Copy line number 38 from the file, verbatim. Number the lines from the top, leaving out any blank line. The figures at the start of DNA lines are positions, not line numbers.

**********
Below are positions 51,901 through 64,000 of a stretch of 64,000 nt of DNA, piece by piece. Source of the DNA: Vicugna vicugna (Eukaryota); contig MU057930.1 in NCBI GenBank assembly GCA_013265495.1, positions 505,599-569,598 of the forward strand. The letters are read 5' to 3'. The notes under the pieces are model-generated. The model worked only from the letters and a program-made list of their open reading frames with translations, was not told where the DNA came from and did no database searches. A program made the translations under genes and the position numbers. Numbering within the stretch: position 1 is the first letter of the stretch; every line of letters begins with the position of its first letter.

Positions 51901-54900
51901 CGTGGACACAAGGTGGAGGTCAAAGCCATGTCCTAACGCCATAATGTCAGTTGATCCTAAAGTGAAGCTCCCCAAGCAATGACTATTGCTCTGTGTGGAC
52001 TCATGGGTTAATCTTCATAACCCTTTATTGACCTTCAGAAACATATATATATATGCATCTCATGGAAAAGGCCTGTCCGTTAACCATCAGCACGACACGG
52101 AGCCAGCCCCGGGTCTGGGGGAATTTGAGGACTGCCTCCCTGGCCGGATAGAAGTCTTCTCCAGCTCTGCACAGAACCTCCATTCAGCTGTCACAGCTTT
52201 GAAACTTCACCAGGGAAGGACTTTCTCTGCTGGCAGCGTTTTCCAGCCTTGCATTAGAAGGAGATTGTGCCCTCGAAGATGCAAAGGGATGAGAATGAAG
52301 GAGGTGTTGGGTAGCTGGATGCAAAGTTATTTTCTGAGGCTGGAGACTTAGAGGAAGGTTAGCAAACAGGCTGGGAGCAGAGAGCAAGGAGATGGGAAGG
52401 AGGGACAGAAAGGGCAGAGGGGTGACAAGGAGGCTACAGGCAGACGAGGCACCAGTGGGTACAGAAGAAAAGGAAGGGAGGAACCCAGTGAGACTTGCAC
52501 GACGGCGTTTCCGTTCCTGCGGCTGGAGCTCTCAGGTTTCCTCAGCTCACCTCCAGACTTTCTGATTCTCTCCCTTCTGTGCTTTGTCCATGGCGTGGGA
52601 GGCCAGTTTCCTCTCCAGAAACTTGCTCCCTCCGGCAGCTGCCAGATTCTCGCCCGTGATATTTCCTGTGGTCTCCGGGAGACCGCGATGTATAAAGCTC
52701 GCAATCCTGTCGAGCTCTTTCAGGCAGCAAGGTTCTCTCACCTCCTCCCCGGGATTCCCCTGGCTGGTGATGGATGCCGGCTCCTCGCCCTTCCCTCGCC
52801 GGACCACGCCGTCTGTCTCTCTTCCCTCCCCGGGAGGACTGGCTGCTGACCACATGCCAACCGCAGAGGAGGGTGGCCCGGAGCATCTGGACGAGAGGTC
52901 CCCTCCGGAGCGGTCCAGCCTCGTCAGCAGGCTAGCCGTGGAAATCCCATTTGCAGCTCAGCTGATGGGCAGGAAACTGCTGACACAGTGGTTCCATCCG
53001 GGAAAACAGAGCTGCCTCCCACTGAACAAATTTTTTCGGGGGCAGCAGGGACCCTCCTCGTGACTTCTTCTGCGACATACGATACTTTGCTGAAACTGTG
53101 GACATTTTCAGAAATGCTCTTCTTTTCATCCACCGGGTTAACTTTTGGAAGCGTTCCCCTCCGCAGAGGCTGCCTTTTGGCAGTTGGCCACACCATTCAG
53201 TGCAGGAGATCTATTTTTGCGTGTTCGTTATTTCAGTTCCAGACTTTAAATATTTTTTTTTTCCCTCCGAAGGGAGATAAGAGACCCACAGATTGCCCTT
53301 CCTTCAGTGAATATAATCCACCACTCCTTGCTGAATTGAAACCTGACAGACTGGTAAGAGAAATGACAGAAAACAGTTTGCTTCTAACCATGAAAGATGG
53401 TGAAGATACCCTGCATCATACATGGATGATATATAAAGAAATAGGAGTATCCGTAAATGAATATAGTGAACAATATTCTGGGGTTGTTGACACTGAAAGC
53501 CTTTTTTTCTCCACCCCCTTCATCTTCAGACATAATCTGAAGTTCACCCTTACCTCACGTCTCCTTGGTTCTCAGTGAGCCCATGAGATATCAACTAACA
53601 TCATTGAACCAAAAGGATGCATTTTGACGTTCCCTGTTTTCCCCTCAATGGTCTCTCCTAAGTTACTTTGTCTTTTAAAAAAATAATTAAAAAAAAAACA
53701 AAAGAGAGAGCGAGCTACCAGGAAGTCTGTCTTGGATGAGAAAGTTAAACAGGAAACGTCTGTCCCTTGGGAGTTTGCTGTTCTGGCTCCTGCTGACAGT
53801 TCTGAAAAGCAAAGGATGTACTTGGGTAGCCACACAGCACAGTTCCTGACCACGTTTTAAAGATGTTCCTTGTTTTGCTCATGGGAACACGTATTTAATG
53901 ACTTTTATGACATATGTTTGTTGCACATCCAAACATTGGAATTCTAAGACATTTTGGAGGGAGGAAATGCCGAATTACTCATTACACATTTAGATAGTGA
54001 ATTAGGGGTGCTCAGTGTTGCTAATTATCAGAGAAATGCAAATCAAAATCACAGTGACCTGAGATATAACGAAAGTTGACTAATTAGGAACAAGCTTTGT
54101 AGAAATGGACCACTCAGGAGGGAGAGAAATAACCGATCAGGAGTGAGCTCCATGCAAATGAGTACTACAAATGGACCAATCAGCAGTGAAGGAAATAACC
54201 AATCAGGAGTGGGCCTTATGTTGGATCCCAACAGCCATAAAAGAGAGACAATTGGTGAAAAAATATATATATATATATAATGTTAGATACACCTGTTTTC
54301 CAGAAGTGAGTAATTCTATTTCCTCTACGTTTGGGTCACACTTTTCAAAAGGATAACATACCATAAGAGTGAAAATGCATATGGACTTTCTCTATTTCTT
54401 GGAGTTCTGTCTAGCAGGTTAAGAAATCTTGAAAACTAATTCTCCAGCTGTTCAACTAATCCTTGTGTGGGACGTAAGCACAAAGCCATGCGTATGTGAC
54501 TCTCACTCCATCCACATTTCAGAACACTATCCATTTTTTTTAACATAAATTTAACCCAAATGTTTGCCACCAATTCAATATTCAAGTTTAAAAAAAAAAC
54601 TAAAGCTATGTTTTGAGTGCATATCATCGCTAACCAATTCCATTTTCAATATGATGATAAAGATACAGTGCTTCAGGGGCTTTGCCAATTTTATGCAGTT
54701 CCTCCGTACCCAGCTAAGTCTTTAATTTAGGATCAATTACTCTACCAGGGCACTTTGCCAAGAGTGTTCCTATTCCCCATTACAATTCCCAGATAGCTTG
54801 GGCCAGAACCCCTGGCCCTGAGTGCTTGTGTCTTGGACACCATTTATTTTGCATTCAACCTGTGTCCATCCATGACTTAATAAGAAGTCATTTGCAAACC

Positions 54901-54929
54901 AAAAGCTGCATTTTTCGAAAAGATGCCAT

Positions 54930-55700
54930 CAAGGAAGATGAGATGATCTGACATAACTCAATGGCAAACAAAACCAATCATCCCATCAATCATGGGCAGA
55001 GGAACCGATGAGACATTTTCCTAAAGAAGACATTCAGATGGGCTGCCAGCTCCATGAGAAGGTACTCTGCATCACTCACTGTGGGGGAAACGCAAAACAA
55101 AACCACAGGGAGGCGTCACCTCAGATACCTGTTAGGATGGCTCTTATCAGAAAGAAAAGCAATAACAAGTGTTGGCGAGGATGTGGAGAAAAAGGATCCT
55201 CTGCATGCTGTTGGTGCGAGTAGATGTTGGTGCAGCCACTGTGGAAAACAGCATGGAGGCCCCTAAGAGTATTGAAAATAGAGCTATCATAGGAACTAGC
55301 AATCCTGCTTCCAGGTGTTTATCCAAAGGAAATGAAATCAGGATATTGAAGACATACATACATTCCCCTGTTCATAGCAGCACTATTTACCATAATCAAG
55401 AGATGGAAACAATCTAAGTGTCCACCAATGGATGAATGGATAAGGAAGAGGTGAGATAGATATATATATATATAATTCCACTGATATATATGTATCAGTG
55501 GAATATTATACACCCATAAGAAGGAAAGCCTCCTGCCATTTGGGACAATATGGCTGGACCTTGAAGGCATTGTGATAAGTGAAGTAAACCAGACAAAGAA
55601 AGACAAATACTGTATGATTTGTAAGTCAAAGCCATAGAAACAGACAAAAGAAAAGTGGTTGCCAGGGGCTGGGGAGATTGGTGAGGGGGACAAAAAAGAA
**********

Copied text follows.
55101 AACCACAGGGAGGCGTCACCTCAGATACCTGTTAGGATGGCTCTTATCAGAAAGAAAAGCAATAACAAGTGTTGGCGAGGATGTGGAGAAAAAGGATCCT